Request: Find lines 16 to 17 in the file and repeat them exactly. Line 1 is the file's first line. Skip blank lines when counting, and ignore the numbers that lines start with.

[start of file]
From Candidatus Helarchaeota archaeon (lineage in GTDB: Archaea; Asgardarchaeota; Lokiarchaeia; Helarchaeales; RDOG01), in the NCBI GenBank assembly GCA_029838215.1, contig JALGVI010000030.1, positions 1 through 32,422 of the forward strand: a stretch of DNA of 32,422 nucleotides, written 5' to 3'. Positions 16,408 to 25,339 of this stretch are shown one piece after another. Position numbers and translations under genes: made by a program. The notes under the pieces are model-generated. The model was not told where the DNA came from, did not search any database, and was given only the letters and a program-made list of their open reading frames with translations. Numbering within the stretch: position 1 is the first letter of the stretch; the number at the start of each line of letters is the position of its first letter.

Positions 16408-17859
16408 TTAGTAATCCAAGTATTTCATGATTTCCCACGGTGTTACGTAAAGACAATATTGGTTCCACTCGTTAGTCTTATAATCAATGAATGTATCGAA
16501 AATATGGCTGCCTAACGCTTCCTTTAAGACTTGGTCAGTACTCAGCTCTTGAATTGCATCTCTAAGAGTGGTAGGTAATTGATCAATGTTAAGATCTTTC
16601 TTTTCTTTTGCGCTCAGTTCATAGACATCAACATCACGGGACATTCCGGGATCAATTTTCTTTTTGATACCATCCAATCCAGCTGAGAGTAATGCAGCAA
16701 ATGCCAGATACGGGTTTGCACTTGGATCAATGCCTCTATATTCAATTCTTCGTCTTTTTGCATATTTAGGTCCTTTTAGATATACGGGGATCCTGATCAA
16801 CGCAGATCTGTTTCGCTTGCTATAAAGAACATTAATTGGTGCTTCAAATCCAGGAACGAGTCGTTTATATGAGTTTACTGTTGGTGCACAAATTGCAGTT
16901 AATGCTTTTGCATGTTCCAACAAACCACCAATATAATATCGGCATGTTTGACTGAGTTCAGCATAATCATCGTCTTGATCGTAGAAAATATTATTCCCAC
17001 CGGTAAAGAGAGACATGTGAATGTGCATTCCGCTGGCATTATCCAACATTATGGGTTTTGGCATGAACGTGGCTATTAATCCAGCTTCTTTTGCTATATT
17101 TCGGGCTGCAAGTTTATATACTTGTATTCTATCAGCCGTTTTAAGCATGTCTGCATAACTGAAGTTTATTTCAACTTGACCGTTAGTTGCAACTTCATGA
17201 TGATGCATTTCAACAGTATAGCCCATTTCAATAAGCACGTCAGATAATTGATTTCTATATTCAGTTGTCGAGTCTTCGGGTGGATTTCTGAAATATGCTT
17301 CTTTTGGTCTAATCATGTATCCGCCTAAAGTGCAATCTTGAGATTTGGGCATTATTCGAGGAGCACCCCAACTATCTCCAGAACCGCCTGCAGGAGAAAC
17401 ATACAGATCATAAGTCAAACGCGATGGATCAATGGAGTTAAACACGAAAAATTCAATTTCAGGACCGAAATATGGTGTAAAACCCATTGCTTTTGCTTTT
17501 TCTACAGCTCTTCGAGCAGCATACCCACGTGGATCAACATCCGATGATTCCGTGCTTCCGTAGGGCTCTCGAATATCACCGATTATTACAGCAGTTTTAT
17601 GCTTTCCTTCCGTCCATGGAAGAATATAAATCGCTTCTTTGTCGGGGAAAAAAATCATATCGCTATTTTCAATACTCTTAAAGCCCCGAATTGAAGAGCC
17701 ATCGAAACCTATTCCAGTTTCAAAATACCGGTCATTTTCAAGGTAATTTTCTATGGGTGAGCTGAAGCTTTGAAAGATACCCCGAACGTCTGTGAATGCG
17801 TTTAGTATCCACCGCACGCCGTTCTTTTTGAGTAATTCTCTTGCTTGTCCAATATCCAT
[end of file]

17701 ATCGAAACCTATTCCAGTTTCAAAATACCGGTCATTTTCAAGGTAATTTTCTATGGGTGAGCTGAAGCTTTGAAAGATACCCCGAACGTCTGTGAATGCG
17801 TTTAGTATCCACCGCACGCCGTTCTTTTTGAGTAATTCTCTTGCTTGTCCAATATCCAT